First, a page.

In the late 1880s, cyclists became part of the “good roads” movement. They were joined by early automobile manufacturers in a highway improvement campaign that promoted the construction of hard, smooth roads. Actually, some of the early automobile producers were bicycle manufacturers and the mechanisms used in bicycles were adapted for automobiles.
Bicycle parades became a regular part of local fairs and holiday parades. From the 1890s to the present, children have decorated their bikes to win ribbons.
In the new century, adult interest in bicycles was eclipsed by the automobile. Bicycles became considered just for youngsters. Kids bikes were introduced after World War I by several manufacturers and sold by local dealers and major catalog companies.
In 1917, the Fisk Rubber Company sponsored a nation-wide organization of bicycle clubs for boys. The company manufactured bicycle tires and used illustrator Norman Rockwell to create ads depicting boys and bikes. When one of the Fisk Bicycle Clubs was organized in Brattleboro in 1919, it was reported that there were 20,000 similar clubs nationwide.
The St. Johnsbury Caledonian highlighted the appeal of bikes for children: “A bicycle is the king of all a youngster’s desire and the best of all gifts for them.”
Those who grew up in the period from 1930s to the early 1960s provided me with interesting stores. Bicycles were obtained by selling Grit newspapers, mowing lawns, as Christmas or birthday gifts or as hand-me-downs from older siblings.
One senior from North Haverhill said he received a bike in 1939 as a Christmas gift and promptly ran it into a post. He spent the rest of Christmas in bed.
A woman who grew up in Waits River recalled getting a Schwinn bicycle for her birthday in 1940. Her sister and she would ride to East Corinth to get ice cream. The kids from the Martin farm on the Fairlee-Bradford line rode their bikes up Rte. 5 to Bonnie Brae store to get candy and then around the mountain near the Mallary Farm.
One enterprising girl saved her pennies and, in 1957, bought a used bicycle for $4. She rented it out for five cents a day to others in her Vershire neighborhood. She said that one boy rode away and promptly ended up in the nearby brook.
Very interesting to me was the story of a man who grew up on Turkey Hill in Corinth. He worked for his dad to earn a nearly new $60 Huffman single-speed bike. He said that it has a basket, white wall balloon tires, mirror, mud flaps chrome attachments and a speedometer. He used it to ride to school or just for “horsing around.”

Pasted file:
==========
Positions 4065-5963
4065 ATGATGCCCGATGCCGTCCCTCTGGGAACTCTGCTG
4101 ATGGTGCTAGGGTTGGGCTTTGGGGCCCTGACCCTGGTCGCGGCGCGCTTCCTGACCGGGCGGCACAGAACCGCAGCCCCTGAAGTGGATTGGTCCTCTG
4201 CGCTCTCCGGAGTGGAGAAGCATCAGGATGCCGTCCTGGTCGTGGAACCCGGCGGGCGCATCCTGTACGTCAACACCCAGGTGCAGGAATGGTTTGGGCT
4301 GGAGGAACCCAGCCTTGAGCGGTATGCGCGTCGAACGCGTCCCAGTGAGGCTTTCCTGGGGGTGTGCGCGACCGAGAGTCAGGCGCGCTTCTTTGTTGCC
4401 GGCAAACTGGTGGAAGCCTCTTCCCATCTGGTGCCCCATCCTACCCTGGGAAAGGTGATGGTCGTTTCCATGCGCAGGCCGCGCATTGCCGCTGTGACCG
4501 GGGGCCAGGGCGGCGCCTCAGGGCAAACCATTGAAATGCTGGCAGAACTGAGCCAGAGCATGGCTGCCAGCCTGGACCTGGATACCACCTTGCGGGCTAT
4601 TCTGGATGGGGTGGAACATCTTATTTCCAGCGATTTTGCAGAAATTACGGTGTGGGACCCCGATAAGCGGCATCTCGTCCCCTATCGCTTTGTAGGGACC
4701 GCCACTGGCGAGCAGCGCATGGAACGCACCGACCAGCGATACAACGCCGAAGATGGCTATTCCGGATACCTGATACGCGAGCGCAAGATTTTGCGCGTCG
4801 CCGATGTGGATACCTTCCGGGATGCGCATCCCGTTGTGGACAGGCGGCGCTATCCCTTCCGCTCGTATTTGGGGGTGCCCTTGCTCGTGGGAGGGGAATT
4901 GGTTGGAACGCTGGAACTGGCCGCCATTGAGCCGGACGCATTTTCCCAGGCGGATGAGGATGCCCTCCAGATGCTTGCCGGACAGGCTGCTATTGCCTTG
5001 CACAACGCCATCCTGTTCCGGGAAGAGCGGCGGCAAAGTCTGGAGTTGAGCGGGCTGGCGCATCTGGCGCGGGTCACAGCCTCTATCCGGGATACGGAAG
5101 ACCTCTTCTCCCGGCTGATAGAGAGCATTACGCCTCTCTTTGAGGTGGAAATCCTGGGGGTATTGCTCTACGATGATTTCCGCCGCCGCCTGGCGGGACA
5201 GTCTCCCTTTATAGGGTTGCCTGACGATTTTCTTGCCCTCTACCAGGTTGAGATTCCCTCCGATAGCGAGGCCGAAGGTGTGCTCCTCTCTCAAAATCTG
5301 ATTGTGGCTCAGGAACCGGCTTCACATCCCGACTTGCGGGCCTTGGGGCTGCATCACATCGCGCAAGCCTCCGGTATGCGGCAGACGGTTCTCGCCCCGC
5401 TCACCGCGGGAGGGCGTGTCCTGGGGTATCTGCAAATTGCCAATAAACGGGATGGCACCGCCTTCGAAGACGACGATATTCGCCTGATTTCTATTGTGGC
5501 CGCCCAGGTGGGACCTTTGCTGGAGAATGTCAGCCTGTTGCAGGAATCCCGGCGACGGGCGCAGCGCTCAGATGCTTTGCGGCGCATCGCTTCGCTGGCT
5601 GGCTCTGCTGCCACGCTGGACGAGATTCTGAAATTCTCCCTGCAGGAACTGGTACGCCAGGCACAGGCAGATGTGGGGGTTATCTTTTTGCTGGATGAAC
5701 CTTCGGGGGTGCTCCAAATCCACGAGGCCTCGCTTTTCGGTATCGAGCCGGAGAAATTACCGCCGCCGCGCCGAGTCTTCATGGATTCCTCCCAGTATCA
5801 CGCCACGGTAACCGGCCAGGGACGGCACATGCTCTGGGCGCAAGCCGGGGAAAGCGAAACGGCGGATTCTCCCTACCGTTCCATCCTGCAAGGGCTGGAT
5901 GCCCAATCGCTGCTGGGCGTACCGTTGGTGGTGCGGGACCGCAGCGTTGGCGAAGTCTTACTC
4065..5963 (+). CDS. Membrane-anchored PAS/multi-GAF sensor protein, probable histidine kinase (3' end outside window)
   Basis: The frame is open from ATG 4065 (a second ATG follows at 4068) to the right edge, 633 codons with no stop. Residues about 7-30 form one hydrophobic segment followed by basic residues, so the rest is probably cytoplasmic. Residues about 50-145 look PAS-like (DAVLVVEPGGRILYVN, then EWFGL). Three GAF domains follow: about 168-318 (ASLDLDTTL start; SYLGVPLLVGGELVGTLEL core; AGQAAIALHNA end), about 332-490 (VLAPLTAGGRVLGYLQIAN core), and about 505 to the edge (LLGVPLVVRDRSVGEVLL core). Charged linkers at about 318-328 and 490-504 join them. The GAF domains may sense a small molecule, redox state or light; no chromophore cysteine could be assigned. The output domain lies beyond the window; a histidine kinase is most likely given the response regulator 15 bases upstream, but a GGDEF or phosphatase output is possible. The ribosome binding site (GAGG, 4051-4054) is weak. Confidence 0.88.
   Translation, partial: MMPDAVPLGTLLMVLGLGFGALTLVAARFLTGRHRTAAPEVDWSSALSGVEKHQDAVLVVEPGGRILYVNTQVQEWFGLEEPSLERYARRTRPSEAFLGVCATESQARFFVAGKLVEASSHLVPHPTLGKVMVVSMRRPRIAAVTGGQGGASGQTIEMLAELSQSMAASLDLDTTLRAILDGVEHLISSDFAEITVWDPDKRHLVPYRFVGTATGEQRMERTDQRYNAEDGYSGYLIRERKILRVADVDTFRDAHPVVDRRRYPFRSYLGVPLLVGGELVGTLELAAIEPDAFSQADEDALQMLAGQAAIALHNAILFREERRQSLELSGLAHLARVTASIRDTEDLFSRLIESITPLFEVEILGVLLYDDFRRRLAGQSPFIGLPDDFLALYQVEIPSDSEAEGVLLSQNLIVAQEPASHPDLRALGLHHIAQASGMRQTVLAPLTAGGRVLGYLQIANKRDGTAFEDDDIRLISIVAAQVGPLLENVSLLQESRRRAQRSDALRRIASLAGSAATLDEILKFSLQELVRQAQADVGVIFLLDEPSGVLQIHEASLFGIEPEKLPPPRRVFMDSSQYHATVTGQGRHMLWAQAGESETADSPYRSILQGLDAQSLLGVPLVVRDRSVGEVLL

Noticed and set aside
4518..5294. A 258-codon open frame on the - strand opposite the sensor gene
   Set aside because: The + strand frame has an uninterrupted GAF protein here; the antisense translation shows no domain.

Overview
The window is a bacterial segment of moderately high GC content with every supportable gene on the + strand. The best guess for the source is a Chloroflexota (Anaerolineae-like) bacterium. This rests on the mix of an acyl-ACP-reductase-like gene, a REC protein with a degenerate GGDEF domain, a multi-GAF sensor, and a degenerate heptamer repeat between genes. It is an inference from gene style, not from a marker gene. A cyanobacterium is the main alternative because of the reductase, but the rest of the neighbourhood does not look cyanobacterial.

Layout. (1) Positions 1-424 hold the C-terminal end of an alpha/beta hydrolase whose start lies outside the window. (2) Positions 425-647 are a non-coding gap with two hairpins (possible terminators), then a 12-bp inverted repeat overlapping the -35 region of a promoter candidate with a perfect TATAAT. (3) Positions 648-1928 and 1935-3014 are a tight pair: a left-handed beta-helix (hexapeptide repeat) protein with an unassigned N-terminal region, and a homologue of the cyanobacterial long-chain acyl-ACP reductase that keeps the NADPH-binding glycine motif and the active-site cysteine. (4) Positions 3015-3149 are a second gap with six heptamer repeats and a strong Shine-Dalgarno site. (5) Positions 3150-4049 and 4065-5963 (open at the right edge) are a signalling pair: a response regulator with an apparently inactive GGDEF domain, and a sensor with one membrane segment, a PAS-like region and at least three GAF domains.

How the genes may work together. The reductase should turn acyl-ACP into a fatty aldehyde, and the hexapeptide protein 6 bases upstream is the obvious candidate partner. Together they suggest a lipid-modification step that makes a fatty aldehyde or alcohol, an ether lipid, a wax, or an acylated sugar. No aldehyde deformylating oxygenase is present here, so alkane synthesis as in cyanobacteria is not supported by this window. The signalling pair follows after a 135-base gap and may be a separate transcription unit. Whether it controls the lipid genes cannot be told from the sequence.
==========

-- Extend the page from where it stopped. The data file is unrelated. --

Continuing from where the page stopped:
When I asked him where he purchased it, he said from the dealer just across the bridge in Orford. That dealer was my Dad who offered bicycles for rent and sale from our Bridge Street home.
A number of the seniors with whom I spoke had no bicycle stories. They indicated they could not afford a bicycle, especially when they came from families with many children. Almost as problematic were those who had to share a bike with a sibling or two.
Bikes could be “souped-up” with home-made or purchased attachments. These might be as simple as a clothespin and card “strumming” against the spokes, creating a motor-like sound. A horn, bell, miniature license plate, race decals or a generator headlight provided added features.
Whatever safety these additions might have provided were often mitigated by the dare-devil antics of youthful riders. Stories of hair-raising, peddles-whirling rides down Dame Hill in Orford or Fairground Road in Bradford were probably not shared with parents. Seeing who could go fastest or how far one could go without touching the brakes was the challenge. Youthful wipe-outs have left road scars that still appear on aging bodies.
The editors of Bicycling magazine sum up the significance of what they call “the noblest invention.” “The inventions that change the world are often those that carry the most sublime versatility, a seamless transfer from one use to the next. The bicycle is one such invention. It is simultaneously transportation, recreation, freedom, and mobility.”
Local residents, whether they think about it or not, have agreed, both in time past and now.